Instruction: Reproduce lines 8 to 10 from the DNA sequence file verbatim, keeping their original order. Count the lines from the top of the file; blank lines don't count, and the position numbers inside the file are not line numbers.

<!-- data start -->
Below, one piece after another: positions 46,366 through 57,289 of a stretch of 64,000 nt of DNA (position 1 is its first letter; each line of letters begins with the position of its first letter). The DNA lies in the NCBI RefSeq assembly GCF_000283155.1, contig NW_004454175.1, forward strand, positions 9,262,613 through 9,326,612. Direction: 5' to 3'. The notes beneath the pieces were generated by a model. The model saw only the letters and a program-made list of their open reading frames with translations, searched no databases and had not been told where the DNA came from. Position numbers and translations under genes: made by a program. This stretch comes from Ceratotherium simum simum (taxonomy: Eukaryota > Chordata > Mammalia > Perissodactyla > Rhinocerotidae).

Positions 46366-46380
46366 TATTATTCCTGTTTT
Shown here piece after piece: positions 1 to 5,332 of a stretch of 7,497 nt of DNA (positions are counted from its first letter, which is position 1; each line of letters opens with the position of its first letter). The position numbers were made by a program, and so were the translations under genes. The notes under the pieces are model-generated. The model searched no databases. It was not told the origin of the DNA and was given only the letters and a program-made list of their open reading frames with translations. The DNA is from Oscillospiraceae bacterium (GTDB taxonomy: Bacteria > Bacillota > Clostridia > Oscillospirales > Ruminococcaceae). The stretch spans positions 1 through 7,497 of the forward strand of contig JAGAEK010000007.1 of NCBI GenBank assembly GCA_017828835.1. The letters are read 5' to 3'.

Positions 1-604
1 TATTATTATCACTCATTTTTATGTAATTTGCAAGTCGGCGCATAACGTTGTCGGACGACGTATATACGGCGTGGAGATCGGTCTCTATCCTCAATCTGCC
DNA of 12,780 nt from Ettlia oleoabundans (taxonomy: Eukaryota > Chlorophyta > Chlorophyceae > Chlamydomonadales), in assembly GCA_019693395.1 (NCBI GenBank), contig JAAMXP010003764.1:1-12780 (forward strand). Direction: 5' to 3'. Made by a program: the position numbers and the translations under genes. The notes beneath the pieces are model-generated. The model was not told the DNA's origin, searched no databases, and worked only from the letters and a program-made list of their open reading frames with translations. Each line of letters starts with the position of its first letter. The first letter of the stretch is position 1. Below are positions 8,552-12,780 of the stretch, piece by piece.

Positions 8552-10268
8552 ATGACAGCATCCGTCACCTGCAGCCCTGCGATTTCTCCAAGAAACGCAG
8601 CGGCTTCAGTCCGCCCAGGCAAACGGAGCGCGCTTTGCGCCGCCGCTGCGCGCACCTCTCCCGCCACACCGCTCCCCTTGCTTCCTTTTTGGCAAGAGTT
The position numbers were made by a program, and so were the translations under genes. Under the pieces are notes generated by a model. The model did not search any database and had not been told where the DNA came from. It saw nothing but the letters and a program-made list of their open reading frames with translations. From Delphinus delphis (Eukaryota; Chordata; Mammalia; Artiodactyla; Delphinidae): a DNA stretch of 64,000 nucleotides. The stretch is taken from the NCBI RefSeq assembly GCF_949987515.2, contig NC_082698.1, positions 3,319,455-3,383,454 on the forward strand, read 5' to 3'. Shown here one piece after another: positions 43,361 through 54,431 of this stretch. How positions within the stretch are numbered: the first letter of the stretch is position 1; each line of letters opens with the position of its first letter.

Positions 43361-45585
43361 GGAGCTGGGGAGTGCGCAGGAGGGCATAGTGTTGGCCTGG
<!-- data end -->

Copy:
Positions 8552-10268
8552 ATGACAGCATCCGTCACCTGCAGCCCTGCGATTTCTCCAAGAAACGCAG
8601 CGGCTTCAGTCCGCCCAGGCAAACGGAGCGCGCTTTGCGCCGCCGCTGCGCGCACCTCTCCCGCCACACCGCTCCCCTTGCTTCCTTTTTGGCAAGAGTT